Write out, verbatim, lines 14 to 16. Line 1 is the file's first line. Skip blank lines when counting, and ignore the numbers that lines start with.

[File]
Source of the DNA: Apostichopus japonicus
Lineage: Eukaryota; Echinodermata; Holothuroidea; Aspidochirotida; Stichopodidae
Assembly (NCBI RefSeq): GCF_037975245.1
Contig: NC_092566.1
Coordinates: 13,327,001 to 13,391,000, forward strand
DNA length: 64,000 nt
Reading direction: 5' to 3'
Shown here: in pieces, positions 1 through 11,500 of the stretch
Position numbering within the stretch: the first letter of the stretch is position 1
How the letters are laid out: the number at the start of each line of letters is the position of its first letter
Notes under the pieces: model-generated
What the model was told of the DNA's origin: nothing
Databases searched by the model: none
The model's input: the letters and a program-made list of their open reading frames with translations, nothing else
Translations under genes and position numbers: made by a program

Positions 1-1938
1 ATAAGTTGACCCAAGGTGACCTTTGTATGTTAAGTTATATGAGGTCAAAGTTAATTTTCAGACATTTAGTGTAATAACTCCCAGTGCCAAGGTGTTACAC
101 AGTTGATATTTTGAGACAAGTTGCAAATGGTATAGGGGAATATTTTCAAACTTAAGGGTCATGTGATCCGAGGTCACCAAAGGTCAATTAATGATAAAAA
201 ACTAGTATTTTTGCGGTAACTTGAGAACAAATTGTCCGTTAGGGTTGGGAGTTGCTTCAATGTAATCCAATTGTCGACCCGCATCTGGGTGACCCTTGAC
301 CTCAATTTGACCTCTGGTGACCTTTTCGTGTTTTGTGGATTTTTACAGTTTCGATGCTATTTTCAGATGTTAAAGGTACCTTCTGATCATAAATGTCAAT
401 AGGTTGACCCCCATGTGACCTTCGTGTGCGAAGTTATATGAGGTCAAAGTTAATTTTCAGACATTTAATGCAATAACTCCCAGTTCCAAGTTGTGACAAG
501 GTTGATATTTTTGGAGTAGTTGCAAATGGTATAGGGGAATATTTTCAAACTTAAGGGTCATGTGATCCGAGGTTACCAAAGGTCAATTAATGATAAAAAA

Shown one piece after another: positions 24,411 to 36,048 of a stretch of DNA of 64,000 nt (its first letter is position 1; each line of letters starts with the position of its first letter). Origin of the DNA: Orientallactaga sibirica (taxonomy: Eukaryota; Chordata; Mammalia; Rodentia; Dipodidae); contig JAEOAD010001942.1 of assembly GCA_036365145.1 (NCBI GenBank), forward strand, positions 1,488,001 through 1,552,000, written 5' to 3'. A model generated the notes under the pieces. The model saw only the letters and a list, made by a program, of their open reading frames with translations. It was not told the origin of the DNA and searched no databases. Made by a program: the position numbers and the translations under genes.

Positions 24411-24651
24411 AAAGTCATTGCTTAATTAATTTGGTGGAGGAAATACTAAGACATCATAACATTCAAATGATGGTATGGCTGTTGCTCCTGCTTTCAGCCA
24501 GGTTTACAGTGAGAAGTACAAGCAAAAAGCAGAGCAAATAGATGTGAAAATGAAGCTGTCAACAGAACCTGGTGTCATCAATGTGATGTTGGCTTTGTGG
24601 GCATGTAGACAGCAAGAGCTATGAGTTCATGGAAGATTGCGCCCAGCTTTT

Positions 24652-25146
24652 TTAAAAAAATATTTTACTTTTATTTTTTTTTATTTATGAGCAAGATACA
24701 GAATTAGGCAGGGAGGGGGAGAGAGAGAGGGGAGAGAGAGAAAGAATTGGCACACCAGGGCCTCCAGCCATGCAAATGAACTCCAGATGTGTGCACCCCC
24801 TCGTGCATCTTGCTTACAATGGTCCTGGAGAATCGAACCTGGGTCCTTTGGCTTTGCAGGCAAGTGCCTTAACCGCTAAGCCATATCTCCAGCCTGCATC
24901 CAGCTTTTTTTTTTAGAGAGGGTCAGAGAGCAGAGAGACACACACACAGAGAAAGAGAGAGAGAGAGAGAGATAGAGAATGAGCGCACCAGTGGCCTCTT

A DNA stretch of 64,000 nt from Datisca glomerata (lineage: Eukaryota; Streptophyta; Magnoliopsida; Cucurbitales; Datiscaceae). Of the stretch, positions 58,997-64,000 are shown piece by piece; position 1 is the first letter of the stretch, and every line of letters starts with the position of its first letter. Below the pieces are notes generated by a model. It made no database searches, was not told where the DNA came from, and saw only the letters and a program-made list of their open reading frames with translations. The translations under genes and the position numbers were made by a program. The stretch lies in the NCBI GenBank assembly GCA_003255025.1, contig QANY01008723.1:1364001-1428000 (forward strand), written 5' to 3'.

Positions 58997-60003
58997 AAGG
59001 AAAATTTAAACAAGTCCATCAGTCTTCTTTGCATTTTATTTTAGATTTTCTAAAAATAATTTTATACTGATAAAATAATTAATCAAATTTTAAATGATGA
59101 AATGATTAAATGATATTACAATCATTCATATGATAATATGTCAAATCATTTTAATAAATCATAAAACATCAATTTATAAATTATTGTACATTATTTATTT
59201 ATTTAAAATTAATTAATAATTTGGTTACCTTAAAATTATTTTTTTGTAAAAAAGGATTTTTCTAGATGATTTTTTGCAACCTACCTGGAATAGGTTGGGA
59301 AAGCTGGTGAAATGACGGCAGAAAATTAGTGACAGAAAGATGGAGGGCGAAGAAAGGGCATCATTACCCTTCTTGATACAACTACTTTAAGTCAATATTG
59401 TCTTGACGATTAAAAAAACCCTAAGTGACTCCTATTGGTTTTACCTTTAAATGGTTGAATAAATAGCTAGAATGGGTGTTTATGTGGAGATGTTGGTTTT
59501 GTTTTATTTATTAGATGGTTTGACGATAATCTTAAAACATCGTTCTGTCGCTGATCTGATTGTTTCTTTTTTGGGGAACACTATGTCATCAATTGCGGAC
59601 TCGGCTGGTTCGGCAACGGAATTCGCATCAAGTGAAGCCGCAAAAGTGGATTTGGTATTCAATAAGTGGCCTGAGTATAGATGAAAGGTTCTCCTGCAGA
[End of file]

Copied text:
The model's input: the letters and a program-made list of their open reading frames with translations, nothing else
Translations under genes and position numbers: made by a program

Positions 1-1938